The na­tion in brief

Northwest Arkansas Democrat-Gazette - - NATIONAL - MICHAEL M. GRYNBAUM

QUOTE OF THE DAY

“Of­ten­times, peo­ple want to make politi­cians per­fect. And that’s one of the ac­tual beau­ties of Chris­tian­ity, is un­der­stand­ing that no one is.” Sarah Huck­abee San­ders, the White House press sec­re­tary, de­scrib­ing work­ing on be­half of Pres­i­dent Don­ald Trump

Pickle did not go as planned.

When Sarah Huck­abee San­ders, the newly minted White House press sec­re­tary, be­gan her first of­fi­cial brief­ing by read­ing a child’s let­ter to Pres­i­dent Don­ald Trump — “Ev­ery­body calls me Pickle, I’m 9 years old, and you’re my fa­vorite pres­i­dent” — the back­lash was swift.

Re­porters called it a trans­par­ent at­tempt to dis­tract from sev­eral scan­dals roil­ing the White House. The­o­ries sur­faced that Trump, who once im­per­son­ated his own spokesman, had writ­ten the mis­sive him­self. (He didn’t.)

“I didn’t know it was go­ing to be such a con­tro­versy,” San­ders said in an in­ter­view last week in her spar­tan West Wing of­fice. “I was like, what has hap­pened in Amer­ica when a kid writes a very in­no­cent, nice let­ter, and it turns into, like, hand­writ­ing spe­cial­ists and psy­chol­o­gists?”

The Pickle af­fair of­fered in­sight into the dis­trust that has de­vel­oped be­tween the Trump ad­min­is­tra­tion and the jour­nal­ists whose work the pres­i­dent de­rides as “fake news.” And it un­der­scored the na­ture of San­ders’ new job: De­fend­ing a pres­i­dent in con­flict with the news me­dia and rep­re­sent­ing an ad­min­is­tra­tion that has re­peat­edly been de­nounced for play­ing loose with facts.

San­ders, who in­her­ited her po­si­tion when her pre­de­ces­sor, Sean Spicer, quit, is try­ing to man­age cov­er­age of a tu­mul­tuous White House while mol­li­fy­ing a boss who be­lieves he is his own best spokesman.

“It’s a chal­leng­ing po­si­tion un­der any pres­i­dent, much more so un­der Pres­i­dent Trump,” said Scott McClel­lan, a for­mer press sec­re­tary to Pres­i­dent Ge­orge W. Bush. “She can help the pres­i­dent ad­vance his agenda and broaden his ap­peal be­yond his base, if — and it’s a big ‘if’ — he will avoid un­der­min­ing her.”

In a White House of out­size char­ac­ters, San­ders, 34, has flown un­der the radar — Trump, for all his use of so­cial me­dia, has never posted on Twit­ter about her by name. If Spicer’s gaffe-prone brief­ings mu­tated into un­help­ful spec­ta­cles, San­ders’ ses­sions tend to be flat and un­event­ful, not nec­es­sar­ily a bad thing for a stormy ad­min­is­tra­tion.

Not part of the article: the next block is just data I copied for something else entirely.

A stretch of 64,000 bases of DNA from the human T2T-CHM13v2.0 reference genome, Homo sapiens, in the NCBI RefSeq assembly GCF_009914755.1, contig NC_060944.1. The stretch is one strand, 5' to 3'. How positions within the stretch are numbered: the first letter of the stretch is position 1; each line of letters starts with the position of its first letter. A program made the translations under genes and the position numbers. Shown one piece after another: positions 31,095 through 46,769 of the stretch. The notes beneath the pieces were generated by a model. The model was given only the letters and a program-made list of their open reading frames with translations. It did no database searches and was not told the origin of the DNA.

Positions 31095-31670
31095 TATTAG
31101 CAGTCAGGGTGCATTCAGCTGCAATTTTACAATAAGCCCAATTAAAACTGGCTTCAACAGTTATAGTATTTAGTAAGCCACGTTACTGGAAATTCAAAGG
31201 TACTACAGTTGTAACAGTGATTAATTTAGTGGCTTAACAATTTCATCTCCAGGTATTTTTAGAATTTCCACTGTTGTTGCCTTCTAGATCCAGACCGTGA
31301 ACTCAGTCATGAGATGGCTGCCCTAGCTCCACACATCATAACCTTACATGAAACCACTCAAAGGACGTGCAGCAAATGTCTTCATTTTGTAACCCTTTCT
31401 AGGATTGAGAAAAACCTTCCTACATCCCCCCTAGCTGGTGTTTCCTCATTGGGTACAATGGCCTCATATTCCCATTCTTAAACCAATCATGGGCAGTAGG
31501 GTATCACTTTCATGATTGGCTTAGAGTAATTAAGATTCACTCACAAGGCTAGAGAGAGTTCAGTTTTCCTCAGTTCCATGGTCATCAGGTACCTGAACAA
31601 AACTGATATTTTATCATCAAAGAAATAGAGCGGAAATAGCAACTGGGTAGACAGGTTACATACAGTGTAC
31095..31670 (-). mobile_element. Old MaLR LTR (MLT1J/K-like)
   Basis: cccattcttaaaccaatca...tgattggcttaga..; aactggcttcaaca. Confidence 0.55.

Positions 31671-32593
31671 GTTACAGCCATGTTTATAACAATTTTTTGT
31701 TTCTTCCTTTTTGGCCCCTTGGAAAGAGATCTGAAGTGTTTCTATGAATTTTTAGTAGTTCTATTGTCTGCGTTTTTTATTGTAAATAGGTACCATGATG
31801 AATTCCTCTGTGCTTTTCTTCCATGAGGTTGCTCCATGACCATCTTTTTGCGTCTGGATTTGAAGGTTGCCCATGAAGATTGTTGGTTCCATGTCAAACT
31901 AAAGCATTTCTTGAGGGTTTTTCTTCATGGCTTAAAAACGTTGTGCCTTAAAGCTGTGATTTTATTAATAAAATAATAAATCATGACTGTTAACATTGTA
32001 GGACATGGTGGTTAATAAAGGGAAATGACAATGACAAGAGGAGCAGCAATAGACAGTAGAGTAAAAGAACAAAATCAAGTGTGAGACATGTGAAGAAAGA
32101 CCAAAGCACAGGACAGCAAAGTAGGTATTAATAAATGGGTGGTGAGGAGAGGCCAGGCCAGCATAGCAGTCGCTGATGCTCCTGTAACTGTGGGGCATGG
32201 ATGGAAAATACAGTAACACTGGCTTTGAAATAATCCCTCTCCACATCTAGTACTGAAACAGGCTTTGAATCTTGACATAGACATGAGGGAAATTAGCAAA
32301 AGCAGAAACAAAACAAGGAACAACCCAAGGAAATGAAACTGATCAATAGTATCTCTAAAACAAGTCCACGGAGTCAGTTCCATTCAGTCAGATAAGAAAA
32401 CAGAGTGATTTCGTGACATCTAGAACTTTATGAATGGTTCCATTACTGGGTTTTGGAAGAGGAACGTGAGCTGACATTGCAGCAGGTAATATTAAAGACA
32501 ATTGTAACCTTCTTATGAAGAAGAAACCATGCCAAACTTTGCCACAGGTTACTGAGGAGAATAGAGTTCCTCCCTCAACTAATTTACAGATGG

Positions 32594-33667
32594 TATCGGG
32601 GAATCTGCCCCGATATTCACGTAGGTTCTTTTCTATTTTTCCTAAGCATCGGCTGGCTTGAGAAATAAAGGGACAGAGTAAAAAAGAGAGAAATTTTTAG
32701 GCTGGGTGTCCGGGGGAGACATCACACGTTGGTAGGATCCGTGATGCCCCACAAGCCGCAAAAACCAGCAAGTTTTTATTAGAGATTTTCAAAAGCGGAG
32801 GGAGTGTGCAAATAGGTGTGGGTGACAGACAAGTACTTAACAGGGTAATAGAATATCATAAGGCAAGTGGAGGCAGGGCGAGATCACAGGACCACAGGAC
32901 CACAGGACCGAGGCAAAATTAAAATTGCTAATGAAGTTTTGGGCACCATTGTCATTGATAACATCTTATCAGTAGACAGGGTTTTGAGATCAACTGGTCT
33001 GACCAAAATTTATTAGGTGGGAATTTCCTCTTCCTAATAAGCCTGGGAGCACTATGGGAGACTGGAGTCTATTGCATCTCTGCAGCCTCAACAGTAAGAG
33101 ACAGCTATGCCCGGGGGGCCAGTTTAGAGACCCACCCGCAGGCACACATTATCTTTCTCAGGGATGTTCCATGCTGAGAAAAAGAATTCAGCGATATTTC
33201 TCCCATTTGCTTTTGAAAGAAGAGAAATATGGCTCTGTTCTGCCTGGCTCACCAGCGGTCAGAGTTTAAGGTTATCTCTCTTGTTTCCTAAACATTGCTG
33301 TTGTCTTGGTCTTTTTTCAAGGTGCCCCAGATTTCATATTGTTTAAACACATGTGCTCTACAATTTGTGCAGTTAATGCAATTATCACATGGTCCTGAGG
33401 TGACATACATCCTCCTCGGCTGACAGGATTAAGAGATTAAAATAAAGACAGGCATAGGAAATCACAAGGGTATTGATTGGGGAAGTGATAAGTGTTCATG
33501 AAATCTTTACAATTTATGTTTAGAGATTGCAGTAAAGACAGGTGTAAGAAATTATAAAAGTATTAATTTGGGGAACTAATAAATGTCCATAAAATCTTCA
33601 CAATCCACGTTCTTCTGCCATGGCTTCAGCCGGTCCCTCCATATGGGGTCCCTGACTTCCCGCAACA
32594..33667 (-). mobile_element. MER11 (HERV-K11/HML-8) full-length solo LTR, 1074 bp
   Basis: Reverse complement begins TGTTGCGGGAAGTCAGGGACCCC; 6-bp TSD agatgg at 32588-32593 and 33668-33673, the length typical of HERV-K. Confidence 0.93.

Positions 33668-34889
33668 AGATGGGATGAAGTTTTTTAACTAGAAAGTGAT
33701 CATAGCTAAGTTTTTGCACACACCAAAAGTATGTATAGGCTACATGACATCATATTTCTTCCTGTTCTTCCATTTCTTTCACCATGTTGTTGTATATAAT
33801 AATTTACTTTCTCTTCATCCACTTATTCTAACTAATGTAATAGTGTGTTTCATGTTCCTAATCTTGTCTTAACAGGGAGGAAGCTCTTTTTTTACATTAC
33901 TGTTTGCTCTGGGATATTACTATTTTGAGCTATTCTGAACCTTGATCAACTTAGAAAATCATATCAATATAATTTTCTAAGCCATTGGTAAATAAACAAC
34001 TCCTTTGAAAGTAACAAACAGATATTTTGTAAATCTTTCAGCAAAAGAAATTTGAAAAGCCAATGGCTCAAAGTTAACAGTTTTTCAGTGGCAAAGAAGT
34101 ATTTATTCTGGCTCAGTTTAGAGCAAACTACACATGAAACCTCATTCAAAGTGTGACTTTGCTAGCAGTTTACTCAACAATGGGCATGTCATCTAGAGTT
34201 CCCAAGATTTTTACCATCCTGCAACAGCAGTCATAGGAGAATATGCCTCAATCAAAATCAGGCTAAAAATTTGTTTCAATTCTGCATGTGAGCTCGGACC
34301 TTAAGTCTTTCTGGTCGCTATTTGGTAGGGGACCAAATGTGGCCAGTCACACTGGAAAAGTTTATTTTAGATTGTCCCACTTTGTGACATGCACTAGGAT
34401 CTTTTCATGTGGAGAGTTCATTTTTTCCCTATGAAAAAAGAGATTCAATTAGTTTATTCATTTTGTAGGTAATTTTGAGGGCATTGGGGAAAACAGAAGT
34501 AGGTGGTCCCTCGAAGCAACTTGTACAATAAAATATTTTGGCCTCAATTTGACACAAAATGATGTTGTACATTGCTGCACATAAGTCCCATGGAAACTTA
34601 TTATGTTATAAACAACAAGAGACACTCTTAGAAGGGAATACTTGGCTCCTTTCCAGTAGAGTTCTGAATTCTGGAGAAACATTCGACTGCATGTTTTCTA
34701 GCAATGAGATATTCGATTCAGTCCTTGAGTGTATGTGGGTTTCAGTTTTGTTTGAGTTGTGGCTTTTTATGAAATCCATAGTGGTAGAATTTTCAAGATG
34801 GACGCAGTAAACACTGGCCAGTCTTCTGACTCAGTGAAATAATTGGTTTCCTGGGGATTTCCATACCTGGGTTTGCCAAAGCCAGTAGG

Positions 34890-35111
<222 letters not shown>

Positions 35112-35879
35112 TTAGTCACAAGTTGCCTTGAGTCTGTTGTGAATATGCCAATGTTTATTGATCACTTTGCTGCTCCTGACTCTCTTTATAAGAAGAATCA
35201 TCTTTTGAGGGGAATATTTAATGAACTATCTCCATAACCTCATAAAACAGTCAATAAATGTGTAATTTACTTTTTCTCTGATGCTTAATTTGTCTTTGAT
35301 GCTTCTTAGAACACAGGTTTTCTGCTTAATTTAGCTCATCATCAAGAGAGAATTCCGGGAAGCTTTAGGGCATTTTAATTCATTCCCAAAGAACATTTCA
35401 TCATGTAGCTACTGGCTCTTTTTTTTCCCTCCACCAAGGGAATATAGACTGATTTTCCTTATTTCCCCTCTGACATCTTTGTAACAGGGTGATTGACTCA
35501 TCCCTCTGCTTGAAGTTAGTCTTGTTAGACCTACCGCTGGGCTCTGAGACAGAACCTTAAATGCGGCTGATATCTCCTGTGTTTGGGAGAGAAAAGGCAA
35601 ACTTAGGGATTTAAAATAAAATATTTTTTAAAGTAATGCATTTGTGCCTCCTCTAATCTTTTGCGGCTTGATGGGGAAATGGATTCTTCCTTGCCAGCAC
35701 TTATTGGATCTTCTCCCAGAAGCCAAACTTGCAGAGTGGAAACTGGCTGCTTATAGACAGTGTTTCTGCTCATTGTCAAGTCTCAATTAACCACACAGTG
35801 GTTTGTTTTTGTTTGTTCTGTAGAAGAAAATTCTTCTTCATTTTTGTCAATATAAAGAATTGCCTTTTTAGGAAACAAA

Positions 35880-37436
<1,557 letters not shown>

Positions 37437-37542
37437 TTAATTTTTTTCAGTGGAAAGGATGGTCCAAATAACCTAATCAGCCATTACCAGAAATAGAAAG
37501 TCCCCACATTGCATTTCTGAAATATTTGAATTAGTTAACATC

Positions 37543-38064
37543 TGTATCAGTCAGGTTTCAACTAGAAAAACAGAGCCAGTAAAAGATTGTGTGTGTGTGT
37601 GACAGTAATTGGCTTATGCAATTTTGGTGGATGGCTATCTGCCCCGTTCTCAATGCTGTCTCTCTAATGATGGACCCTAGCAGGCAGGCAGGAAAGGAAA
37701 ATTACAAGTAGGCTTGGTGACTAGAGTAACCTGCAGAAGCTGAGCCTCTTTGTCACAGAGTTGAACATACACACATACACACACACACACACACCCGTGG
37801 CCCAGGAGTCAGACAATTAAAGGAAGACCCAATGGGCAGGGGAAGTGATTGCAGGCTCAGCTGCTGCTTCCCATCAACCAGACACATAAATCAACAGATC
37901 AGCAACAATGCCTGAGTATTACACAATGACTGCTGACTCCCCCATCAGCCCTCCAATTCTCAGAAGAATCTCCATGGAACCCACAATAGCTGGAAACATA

An evan­gel­i­cal who reads from a book of Chris­tian de­vo­tion­als be­fore ev­ery brief­ing — and the daugh­ter of the pas­tor-turned-pres­i­den­tial-can­di­date Mike Huck­abee, a for­mer Repub­li­can gov­er­nor of Arkansas — San­ders is an un­likely pub­lic face for Trump, who is known for air­ing griev­ances with­out reser­va­tion.

“I cer­tainly didn’t ap­prove of a cou­ple of the com­ments,” San­ders said of her time on Trump’s cam­paign, where she served as an ad­viser and on-air sur­ro­gate. “But at the same time, we were look­ing for a com­man­der in chief, not a pas­tor.”

“Of­ten­times, peo­ple want to make politi­cians per­fect,” she added. “And that’s one of the ac­tual beau­ties of Chris­tian­ity, is un­der­stand­ing that no one is.”

She is the first mother to serve as press sec­re­tary and is among the youngest to take on the role. At the lectern, she is folksy but nim­ble: She re­cently de­flected ques­tions about “chaos” in the White House by invit­ing re­porters to visit the three preschool­ers in her liv­ing room. There were laughs, even as San­ders sidestepped the ques­tion.

She is also un­afraid to call out re­porters and news cov­er­age that she deems un­fair. Asked in the in­ter­view whether the es­tab­lish­ment me­dia is bi­ased against Trump, she replied, “Ab­so­lutely.”

“I’ve never seen the level of hos­til­ity that this press corps has to the pres­i­dent,” she said.

Be­hind the scenes, re­porters who cover the West Wing say San­ders can be friendly and warm — the good cop to Spicer’s bark­ing sergeant. Last week, sev­eral dozen jour­nal­ists and White House aides, in­clud­ing Kellyanne Con­way, toasted San­ders’ pro­mo­tion at an all-fe­male “women of the White House” happy hour at a Wash­ing­ton ho­tel bar.

But like Spicer, San­ders at times has drawn crit­i­cism for some du­bi­ous as­ser­tions.